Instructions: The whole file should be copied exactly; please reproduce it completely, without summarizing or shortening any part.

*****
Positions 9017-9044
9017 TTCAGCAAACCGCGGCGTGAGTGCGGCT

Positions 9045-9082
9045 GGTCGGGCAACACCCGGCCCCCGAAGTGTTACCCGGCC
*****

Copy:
Positions 9017-9044
9017 TTCAGCAAACCGCGGCGTGAGTGCGGCT

Positions 9045-9082
9045 GGTCGGGCAACACCCGGCCCCCGAAGTGTTACCCGGCC